QB position critical in draft

When it comes to NFL draft time each spring, no position is as highly scrutinized, criticized and analyzed as the position of quarterback, and for good reason. Drafting the right QB could mean a middle-of-the-road team turning into Super Bowl champions (see Tom Brady, Ben Roethlisberger). Select the wrong QB and that same .500 team could find themselves at the bottom of the league a couple years down the line and wishing they’d have drafted any other position (see Joey Harrington).

“It is literally a career changer for GM’s and coaches,” said Russ Lande, founder of GMJr.com and author of GM Jr’s Guide to the NFL Draft. “If you bomb on a QB in the first round high, your reputation takes a huge hit.”

So it comes as no surprise that as the draft approaches, more and more attention is being given to the quarterback position. But with over 40 quarterbacks eligible to be drafted, Scouting Combine performances to be studied and Wonderlic numbers to be crunched, finding the right man for the job is no simple task.

BG standout quarterback Omar Jacobs decided this past winter to forego his senior season in hopes of finding success on draft day and in the NFL. Before he ever reaches the NFL he will be competing in workouts, tests and media draft boards against who many view as the top three available QB’s in the country – Matt Leinart of USC, Vince Young of Texas and Jay Cutler of Vanderbilt.

Although the three are expected to be first round draftees, most expect Leinart to be the first player chosen at his position. In his time as a starter, Leinart accumulated a 37-2 record, a national championship and a Heisman Trophy. He is exceptionally gifted in his accuracy and coverage reads, and at 6-4, 224 pounds, is the perfect size for an NFL quarterback. Most draft boards show Leinart as the second most talented player in the draft behind running back and USC teammate Reggie Bush.

“He’s extremely intelligent and played in a pro-style offensive,” Lande said. “I don’t think he’s a franchise quarterback, but can be a good QB.”

After a dazzling performance in the National Championship game last January against USC where he set a Rose Bowl record with 467 yards of total offense, few doubted the skills of Texas’ Vince Young. Since that time reports of poor intelligence test scores and lackluster performances in workouts have left doubts as to the ability of last year’s Heisman runner-up to succeed in the NFL. Despite these rumblings, the fact remains that Young is an incredible talent with explosive speed for his size (6-5, 230 pounds). Much like Leinart, Young has the intangible ability to perform on the greatest stages and lead his team to wins.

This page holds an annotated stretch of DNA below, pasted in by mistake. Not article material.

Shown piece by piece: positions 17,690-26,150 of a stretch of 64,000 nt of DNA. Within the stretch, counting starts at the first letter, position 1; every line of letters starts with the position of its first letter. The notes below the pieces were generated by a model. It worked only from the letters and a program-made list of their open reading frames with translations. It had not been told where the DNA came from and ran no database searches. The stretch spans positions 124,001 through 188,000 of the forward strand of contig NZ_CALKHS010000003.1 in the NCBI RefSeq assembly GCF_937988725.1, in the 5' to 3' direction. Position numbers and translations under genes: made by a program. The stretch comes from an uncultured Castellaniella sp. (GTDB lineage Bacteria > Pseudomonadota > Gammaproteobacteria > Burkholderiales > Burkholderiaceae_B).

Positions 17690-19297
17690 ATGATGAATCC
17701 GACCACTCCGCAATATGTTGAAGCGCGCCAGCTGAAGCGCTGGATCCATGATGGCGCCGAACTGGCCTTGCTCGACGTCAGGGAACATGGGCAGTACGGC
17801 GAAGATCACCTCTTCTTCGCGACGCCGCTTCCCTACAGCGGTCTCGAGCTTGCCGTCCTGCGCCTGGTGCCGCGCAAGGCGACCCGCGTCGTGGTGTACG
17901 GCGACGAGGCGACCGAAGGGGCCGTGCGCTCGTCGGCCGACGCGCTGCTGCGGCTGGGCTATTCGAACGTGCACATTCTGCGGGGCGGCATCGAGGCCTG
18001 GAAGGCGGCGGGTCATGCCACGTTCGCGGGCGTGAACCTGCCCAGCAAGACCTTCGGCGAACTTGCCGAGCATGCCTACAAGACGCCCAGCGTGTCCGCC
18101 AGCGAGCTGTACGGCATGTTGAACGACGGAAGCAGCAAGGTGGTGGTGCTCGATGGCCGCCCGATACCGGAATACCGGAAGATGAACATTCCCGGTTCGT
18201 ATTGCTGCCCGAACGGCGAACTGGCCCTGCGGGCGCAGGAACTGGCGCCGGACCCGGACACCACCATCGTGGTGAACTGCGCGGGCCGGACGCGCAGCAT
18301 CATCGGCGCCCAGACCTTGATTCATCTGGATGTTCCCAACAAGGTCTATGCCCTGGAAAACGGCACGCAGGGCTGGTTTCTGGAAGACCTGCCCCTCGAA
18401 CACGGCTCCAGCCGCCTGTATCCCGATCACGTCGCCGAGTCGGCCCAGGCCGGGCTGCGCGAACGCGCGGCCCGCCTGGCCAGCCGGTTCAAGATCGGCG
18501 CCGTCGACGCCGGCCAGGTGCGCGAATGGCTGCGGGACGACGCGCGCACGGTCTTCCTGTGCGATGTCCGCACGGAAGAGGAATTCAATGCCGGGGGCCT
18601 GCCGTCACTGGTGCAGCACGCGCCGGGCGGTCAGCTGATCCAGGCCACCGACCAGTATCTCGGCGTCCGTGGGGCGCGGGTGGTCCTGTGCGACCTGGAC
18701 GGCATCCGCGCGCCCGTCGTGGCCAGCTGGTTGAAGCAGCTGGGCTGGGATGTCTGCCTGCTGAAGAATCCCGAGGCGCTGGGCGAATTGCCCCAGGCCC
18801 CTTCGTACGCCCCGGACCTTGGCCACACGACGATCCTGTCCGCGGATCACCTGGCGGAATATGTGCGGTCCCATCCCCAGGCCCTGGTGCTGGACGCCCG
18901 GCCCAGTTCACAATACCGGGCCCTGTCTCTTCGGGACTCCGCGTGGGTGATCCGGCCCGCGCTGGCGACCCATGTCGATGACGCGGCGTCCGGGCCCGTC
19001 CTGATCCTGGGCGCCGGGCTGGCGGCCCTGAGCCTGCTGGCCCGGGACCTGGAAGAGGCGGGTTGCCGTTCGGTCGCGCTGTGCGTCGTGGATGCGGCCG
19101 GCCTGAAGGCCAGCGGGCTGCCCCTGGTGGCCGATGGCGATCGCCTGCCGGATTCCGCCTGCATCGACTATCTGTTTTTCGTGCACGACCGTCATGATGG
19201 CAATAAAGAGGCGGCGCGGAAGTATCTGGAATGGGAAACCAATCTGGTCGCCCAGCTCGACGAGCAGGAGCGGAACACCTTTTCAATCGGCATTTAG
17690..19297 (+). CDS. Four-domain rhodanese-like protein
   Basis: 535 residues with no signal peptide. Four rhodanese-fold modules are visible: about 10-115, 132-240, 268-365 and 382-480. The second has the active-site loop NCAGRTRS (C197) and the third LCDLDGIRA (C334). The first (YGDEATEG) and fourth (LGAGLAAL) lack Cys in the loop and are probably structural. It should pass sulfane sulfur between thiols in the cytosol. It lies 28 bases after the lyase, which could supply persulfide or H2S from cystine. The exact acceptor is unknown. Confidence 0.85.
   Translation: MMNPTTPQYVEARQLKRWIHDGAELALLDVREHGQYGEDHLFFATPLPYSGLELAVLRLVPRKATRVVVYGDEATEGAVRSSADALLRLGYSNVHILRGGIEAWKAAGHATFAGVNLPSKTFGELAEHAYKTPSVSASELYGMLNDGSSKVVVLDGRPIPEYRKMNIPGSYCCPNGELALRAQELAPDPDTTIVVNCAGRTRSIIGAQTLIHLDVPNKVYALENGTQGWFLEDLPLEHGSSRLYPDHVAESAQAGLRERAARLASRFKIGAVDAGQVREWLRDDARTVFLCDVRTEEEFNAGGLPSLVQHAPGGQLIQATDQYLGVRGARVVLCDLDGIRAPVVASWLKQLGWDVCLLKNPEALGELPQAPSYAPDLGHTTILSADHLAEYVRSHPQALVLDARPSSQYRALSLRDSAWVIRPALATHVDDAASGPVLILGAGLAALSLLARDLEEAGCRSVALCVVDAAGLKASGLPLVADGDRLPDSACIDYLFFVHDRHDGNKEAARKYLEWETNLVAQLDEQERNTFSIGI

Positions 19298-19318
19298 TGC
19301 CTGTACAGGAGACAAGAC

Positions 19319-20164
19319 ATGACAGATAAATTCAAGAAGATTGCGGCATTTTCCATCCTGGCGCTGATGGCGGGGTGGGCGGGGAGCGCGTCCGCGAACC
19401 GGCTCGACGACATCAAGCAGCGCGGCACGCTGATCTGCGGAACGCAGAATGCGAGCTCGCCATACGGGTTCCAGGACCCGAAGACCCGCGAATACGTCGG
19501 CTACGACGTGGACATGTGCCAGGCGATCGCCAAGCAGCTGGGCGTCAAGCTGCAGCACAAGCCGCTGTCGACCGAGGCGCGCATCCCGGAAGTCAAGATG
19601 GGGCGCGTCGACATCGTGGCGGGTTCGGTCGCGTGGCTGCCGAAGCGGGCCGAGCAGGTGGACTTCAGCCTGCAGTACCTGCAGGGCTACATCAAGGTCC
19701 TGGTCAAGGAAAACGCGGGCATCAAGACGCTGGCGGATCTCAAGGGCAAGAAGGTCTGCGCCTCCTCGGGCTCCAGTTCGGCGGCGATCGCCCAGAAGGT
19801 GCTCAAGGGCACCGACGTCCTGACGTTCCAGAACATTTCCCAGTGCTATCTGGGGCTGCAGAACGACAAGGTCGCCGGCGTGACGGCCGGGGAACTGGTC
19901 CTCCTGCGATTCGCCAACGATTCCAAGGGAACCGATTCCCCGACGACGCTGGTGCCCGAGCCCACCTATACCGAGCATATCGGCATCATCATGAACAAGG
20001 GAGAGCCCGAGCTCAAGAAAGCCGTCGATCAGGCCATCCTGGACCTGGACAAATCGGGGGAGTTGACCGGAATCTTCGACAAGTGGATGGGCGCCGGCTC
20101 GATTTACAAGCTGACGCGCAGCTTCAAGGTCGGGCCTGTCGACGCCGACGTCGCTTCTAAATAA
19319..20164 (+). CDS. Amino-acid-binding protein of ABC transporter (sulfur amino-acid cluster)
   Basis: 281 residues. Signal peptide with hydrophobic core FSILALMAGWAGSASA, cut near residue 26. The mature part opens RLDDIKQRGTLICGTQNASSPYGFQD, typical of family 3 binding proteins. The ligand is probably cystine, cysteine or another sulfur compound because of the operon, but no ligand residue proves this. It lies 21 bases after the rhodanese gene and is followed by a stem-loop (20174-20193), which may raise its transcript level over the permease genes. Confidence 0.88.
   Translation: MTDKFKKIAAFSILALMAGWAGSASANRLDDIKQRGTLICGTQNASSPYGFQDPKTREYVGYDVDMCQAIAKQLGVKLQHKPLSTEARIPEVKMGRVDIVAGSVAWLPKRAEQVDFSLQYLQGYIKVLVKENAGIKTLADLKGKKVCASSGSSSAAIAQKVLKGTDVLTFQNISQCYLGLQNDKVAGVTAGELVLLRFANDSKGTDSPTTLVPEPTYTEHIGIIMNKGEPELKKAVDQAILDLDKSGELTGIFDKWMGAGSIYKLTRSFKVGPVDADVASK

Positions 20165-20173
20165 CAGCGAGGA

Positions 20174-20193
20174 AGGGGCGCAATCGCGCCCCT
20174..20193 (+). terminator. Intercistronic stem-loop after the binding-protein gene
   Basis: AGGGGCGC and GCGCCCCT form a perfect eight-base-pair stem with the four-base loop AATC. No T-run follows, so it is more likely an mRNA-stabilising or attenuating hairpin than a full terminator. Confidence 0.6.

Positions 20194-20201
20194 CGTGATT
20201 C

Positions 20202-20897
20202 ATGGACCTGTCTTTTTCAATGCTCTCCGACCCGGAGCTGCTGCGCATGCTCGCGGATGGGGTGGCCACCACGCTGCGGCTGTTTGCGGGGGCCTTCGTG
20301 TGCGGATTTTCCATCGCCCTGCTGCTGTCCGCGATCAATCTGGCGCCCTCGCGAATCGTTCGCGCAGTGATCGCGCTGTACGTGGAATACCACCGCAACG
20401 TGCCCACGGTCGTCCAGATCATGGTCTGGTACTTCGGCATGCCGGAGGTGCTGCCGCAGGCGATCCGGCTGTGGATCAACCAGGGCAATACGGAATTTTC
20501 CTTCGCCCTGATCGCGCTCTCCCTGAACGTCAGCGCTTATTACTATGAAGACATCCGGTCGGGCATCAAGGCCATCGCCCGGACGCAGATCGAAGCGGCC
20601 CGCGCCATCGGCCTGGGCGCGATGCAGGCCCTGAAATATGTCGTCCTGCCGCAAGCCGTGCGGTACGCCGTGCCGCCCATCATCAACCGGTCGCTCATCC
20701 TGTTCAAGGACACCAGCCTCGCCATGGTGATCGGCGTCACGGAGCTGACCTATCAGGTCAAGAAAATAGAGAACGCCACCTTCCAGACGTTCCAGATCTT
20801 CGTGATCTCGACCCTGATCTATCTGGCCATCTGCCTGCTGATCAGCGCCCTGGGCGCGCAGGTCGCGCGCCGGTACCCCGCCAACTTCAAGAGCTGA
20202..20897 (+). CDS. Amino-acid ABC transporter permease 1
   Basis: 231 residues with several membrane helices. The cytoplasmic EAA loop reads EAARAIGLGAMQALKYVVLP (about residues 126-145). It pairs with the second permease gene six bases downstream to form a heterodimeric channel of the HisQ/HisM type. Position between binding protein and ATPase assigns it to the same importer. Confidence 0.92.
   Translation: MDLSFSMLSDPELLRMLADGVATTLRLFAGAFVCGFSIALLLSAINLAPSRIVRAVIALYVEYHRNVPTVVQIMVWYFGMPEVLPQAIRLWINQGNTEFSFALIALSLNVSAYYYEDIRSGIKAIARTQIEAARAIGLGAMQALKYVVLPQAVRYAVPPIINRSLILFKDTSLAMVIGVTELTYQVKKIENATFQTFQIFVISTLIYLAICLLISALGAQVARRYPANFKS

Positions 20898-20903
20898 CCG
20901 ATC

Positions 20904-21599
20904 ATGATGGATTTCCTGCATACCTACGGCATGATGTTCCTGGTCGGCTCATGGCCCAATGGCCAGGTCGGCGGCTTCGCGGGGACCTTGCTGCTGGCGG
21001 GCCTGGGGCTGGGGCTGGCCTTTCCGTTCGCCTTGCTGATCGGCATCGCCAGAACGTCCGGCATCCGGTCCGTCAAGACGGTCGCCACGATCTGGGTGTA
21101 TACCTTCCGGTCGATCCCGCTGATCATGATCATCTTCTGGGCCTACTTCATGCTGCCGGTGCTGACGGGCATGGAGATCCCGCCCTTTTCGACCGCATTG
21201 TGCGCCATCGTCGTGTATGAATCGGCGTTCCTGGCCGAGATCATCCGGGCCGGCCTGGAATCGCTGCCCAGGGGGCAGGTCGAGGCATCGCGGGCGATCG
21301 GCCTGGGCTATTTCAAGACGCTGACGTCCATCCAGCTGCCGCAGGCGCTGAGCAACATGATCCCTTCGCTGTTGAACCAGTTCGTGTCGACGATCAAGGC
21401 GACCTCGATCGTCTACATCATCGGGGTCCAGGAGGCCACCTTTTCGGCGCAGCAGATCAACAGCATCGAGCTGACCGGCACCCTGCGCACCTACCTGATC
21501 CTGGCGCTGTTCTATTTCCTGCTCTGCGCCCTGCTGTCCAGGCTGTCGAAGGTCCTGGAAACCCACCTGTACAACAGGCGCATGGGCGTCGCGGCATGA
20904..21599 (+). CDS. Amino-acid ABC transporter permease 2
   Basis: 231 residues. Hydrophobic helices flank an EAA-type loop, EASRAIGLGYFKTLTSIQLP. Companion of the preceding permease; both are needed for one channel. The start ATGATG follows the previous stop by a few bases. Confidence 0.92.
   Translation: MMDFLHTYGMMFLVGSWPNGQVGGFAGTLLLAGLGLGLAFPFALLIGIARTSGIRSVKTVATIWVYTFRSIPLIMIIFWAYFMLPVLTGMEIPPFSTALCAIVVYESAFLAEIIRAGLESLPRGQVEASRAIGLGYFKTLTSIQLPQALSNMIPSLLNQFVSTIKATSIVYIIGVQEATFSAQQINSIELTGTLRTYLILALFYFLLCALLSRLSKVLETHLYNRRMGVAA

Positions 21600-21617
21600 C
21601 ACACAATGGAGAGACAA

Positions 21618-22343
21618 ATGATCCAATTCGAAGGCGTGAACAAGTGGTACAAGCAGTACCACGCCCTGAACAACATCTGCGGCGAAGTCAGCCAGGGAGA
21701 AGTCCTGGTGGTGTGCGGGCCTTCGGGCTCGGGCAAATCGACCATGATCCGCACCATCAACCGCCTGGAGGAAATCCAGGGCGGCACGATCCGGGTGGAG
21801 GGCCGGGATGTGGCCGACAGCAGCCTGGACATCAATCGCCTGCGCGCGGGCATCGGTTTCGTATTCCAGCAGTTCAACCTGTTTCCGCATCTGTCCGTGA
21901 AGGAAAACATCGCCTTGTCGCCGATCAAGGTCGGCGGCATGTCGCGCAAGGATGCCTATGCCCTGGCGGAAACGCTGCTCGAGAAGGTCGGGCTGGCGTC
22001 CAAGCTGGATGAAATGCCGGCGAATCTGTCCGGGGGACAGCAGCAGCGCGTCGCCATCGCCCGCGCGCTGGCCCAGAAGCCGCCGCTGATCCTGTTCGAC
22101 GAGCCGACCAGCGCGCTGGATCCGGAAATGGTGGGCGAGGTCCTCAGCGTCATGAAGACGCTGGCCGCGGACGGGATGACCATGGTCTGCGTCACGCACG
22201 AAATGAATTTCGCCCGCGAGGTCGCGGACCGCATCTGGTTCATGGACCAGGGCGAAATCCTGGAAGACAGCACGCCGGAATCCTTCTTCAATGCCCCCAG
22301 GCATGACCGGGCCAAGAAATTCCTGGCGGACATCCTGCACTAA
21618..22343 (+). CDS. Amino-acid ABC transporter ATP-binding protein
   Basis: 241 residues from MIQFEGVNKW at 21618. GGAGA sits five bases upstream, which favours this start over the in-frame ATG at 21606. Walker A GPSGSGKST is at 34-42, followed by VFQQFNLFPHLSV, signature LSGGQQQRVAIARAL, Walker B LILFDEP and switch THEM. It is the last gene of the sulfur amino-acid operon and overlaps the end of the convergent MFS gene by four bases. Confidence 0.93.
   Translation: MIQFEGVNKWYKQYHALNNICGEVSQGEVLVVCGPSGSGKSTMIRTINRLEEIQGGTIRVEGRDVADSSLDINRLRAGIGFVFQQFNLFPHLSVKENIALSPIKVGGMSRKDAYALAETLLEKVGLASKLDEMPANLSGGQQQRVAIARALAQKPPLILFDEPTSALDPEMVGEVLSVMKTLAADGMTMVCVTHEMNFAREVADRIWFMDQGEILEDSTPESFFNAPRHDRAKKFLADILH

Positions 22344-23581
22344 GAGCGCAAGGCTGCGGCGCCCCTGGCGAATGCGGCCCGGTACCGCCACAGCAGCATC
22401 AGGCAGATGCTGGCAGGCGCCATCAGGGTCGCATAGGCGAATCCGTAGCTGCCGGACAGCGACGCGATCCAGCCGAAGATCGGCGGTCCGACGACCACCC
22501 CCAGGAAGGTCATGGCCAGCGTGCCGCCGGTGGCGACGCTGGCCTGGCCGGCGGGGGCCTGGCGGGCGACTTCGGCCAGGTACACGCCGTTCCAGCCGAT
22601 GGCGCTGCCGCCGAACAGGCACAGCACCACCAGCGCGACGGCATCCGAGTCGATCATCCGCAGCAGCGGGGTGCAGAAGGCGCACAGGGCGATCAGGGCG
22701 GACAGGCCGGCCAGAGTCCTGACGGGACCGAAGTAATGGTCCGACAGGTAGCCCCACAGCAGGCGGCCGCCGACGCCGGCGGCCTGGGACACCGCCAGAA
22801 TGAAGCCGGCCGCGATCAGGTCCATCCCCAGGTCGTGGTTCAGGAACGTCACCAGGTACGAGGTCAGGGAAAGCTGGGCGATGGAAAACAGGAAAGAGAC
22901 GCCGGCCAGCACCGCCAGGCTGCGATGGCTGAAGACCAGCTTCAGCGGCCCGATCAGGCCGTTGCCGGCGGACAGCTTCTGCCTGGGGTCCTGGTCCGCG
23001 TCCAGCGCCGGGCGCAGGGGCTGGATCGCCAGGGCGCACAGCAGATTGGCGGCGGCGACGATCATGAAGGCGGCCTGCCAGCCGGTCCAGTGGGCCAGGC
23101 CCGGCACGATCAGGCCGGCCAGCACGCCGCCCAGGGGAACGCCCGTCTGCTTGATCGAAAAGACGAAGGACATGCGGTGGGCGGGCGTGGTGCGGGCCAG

“Physically he has the tools to be an All-Pro,” Lande said. “His footwork is terrible, and I think that will hinder his accuracy. “I just wonder if he’s going to be able to function and learn in the NFL well enough.”

Very few casual college football fans had heard the name Jay Cutler until his playing days at Vanderbilt were over. After taking advantage of the absence of both Leinart and Young in the Scouting Combine, Cutler earned major points with teams all around the NFL. His superior arm strength and effortless delivery has some scouts placing him as the best quarterback in the draft, despite his lack of experience in big time games.

“Jay Cutler is an interesting kid; he’s very strong and athletic,” Lande said. “His having played at a bad school, having to carry the team on his back, taught him some bad habits, though, like throwing into coverage.”

So where does this leave Jacobs? Many scouts have Jacobs as the fourth best QB in the draft, yet they project he likely won’t be selected until the third or fourth round. He’s a rare mix of size, strength and athleticism that is hard to find at this position, but many have questioned his comfort level in the pocket and throwing mechanics. Jacobs likely won’t be starting for any teams in 2006, but there is no question he has the potential to make an impact on the league in years to come.

“He’s got a decent arm and he can get rid of it quickly but mostly it’s an awkward delivery,” Lande said. “He’s just not a very polished or consistent guy yet. He should have stayed another year and continued to get that good coaching he was getting.”

There is no scout, analyst or coach in the world who can say for sure who will and will not succeed in the NFL, but that’s the beauty of the draft. The one constant in this madness is that the quarterback position, year after year, continues to be the one position in the draft that can make or break a team’s fortunes.